Should I change my asset allocation strategy?

I am approaching 50 years old, single, and have about $2,000,000 in total assets ($1,000,000 in a 401(k), $500,000 in cash, and $500,000 in stocks). I don't own a home but plan on buying one within the next couple of years. My monthly expenses are about $10,000 but if needed I could cut down to about $7,000. I have no debt. I am employed in a good position. Given all of this information, how well-positioned am I for the future? Should I be doing anything different with my asset allocation strategy?

 Co-Published on Investopedia

Co-Published on Investopedia

Although I cannot identify a specific asset allocation without doing a lot more analysis and knowing what your current asset allocation is, my general comment are below. You may want to consider hiring a fiduciary and fee-only financial adviser just to go over the details of your current asset allocation and provide you with more personalized projections based on your actual portfolio. 

You seem to be positioned well for the future. In fact, you seem to be positioned quite well. A $2,000,000 portfolio should be able to provide you with a monthly cash-flow in retirement of between $5,000 and $7,000. You also have another 10+ years to retirement, meaning with continued growth you should be able to replace your income.

The $500,000 in cash seems high to me. I'll assume you are going to use $200,000 for the home down payment/purchase. You would still want another $50,000 to $100,000 in cash for an emergency fund and for liquidity (the exact amount would depend on your circumstances). You may also want to keep around $50,000 to make improvements to the home or other surprise maintenance issues. Together, these near-term cash needs only total $350,000 on the high end. Figure out how much cash you need in the near term and consider putting the rest of the cash into stocks or bonds. If you aren't currently maxing out your 401(k) at work, consider putting the cash there (up to $18,500 this year). This will allow you to invest the money, and receive a tax deduction.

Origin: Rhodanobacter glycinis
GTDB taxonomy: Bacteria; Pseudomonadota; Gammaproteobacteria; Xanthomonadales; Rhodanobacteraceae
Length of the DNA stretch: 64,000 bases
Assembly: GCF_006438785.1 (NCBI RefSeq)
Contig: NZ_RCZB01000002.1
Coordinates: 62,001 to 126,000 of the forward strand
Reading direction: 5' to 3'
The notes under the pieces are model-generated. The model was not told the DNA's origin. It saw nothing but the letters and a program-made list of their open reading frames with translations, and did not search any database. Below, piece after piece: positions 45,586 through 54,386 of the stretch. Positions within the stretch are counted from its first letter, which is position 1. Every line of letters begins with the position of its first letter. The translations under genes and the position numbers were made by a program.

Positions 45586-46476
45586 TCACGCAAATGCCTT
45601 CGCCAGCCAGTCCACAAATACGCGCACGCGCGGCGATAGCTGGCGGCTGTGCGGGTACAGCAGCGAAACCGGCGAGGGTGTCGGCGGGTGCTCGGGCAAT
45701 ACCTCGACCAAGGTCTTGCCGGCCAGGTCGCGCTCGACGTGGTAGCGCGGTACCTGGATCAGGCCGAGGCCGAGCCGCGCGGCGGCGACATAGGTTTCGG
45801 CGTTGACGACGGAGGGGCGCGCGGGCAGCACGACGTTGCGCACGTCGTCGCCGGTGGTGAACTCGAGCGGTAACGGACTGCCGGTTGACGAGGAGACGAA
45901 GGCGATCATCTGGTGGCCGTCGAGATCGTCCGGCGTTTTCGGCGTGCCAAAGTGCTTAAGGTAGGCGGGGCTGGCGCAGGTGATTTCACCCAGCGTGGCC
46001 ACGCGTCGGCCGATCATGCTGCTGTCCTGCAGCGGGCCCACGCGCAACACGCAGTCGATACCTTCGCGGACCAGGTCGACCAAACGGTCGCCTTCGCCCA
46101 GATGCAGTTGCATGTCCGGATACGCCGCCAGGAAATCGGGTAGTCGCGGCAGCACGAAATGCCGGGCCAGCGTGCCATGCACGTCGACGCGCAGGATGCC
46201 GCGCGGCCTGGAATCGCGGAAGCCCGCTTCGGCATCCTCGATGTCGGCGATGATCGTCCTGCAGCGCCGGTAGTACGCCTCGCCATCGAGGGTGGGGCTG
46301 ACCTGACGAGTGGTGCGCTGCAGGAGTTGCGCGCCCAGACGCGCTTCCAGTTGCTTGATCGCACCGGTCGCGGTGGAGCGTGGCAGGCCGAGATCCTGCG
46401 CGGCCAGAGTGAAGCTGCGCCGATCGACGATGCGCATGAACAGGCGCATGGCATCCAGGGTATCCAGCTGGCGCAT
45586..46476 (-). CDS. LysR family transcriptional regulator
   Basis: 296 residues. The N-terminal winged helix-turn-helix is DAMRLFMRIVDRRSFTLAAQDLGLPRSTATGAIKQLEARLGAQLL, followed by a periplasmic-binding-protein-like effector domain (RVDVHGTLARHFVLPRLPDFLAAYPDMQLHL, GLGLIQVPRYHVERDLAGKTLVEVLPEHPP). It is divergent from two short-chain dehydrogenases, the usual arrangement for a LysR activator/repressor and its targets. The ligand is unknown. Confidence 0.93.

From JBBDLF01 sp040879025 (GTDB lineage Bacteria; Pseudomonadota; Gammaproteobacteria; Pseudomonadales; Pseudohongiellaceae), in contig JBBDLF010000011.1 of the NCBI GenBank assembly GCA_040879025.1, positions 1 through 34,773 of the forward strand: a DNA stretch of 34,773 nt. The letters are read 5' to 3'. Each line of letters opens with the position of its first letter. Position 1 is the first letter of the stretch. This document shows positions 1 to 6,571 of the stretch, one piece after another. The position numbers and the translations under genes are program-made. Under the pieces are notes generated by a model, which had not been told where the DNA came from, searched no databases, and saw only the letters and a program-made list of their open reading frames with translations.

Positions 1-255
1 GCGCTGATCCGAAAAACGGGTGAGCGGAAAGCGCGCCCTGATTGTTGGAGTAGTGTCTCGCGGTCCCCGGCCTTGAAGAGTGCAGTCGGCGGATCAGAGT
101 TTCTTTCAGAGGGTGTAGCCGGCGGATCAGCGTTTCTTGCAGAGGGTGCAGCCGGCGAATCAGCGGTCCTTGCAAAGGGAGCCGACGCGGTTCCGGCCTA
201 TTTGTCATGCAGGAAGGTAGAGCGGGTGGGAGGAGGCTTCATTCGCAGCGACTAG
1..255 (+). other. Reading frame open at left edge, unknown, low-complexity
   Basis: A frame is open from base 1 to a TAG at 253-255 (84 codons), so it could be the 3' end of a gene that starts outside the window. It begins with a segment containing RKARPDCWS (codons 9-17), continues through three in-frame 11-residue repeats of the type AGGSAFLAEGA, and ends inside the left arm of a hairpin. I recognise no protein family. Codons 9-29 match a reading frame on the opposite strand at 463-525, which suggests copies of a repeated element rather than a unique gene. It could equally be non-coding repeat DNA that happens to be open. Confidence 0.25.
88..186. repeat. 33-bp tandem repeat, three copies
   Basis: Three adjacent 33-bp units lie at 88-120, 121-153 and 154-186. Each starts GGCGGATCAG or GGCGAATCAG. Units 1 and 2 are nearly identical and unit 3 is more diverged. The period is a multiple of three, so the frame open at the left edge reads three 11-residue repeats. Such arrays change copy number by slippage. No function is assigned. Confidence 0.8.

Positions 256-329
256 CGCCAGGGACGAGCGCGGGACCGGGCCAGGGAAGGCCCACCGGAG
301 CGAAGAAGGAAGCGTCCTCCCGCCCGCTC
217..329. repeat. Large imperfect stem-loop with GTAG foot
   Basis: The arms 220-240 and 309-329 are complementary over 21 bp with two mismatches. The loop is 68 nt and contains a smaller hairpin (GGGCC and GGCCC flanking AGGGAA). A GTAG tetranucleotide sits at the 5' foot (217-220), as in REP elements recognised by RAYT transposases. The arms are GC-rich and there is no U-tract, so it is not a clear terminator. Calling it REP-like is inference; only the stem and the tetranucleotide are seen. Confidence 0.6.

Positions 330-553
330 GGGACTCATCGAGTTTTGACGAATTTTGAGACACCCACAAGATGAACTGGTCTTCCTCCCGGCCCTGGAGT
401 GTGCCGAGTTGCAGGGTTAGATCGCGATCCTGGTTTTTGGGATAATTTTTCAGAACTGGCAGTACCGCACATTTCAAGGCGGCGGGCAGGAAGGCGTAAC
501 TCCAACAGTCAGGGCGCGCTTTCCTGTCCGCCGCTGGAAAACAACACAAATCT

Regarding your asset allocation strategy, it's hard to tell without knowing what your 401(k) is invested in. I'll assume you are likely in an age-weighted retirement fund, which would likely have you with 40% to 50% in bonds. The portfolio of an age-weighted fund is rarely correct for the individual investor, though.

Age-weighted funds are great for beginner do-it-yourself portfolio as they automatically do the things an adviser would do to keep your asset allocation appropriate. Unfortunately, they don't know your personal financial situation and risk tolerance, so they can't manage your money the way an adviser would, which is according to your own unique needs.

Joshua Escalante Troesh is the President of Purposeful Strategic Partners and a tenured professor of Business at El Camino College. To explore working with him on your personal financial planning and investment advising needs, simply schedule a free Discover Meeting.

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